Baseball derives a great deal of income from the revenue shares of cable TV licensing and the revenue derived from advertising, sales of products with logos, etc.

      While income is lost through loss of ticket sales and concessions, unless orchestras can come up with paid subscriptions through the internet or cable TV, you are comparing apples to oranges.

      • Yes, I proudly admit to being uninformed about professional sports. I hate professional sports & I do not understand the obsession people have with them. It annoys me to no end that a city the size of Phoenix supports and pours endless money into sports facilities and events while their symphony withers.

        If it’s apples and oranges, fine, why? Why can’t symphonies learn & apply the same sales strategies that sports teams use? And for the love of God, why does seemingly the entire populace of Phoenix support sports but not music? How can we change that?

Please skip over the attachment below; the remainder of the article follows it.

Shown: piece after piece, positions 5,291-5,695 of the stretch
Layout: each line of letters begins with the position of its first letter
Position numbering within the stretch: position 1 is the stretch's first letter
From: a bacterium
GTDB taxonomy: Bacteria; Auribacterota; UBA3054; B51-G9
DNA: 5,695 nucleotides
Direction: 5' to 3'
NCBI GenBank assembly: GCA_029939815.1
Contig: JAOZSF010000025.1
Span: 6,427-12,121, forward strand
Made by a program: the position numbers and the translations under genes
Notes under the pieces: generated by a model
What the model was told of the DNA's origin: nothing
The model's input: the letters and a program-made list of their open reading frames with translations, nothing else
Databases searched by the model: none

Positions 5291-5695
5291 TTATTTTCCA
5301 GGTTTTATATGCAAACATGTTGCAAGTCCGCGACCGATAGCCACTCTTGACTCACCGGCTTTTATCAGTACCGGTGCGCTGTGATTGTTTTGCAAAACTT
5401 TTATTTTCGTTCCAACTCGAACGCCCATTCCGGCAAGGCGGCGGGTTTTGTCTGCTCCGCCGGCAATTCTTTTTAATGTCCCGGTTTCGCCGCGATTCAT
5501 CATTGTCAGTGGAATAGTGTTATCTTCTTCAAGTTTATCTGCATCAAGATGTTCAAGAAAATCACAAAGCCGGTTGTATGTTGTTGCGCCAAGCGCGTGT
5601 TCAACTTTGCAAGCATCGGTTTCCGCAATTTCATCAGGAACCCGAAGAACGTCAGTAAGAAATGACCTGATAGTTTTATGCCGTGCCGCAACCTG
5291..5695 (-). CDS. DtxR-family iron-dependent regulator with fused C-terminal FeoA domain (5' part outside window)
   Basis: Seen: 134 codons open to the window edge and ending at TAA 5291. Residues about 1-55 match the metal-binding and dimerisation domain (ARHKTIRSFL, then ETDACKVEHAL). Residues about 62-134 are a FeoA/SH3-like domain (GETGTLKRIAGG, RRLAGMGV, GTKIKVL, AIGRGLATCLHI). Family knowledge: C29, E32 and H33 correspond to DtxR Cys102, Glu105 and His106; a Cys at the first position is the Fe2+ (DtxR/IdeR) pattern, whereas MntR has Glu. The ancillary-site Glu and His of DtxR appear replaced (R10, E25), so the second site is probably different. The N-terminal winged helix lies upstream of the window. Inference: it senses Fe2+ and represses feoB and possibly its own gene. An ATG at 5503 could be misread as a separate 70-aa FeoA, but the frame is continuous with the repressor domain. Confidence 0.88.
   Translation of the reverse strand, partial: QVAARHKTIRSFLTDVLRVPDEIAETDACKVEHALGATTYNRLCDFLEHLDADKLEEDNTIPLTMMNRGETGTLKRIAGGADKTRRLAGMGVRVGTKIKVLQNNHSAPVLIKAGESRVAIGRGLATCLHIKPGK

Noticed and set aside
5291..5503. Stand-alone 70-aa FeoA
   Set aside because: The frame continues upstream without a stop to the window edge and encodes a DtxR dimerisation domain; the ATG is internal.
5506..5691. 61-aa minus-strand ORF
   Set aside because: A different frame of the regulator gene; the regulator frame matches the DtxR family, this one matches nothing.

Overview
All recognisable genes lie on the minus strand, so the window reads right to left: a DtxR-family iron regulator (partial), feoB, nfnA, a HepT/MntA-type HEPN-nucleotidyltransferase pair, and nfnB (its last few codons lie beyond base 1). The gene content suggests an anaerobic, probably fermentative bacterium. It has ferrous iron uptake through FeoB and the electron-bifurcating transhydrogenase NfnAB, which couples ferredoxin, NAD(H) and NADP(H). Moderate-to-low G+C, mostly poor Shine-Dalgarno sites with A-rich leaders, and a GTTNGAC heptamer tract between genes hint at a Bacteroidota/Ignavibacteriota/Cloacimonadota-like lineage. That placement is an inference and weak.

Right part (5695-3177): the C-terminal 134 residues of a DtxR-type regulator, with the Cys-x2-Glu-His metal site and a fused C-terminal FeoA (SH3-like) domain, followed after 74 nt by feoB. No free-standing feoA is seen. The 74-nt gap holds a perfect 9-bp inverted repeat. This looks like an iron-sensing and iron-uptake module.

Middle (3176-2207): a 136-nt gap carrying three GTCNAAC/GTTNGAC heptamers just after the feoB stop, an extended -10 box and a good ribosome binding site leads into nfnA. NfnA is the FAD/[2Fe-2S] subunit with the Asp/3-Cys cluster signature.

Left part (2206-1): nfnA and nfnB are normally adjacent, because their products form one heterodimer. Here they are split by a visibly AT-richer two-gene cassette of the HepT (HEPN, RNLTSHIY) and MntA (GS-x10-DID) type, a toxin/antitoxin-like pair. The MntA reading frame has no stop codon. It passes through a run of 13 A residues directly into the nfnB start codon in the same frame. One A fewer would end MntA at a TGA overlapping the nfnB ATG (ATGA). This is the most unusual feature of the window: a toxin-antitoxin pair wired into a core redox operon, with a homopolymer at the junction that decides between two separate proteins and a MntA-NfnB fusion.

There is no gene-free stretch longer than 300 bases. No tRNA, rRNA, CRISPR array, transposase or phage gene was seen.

• The Major League Baseball teams are playing to empty stadiums. Those players who wish to participate may do so. Some players have opted out.

      • Yes, I seem to remember players being offered 6 figure bonuses for “opting out”. Many orchs are playing to empty halls also. They’re not shutting down their entire seasons.

    • MLB has lucrative revenue streams in place for broadcast of their games which makes playing without spectators a little more financially viable, and they have the funds available for regular testing of teams and staff. It may require a considerable capital investment for Phoenix Symphony to get set up to digitally stream performances, and for likely nowhere near the revenue possibilities of ticket sales/concessions. Meanwhile, they would need to have regular testing available for their musicians- which may also be very costly given the way the US handles its healthcare access. Your comparison is wildly off base.

      • It shouldn’t be. If sports teams have a model that works, why aren’t orchestras learning from that?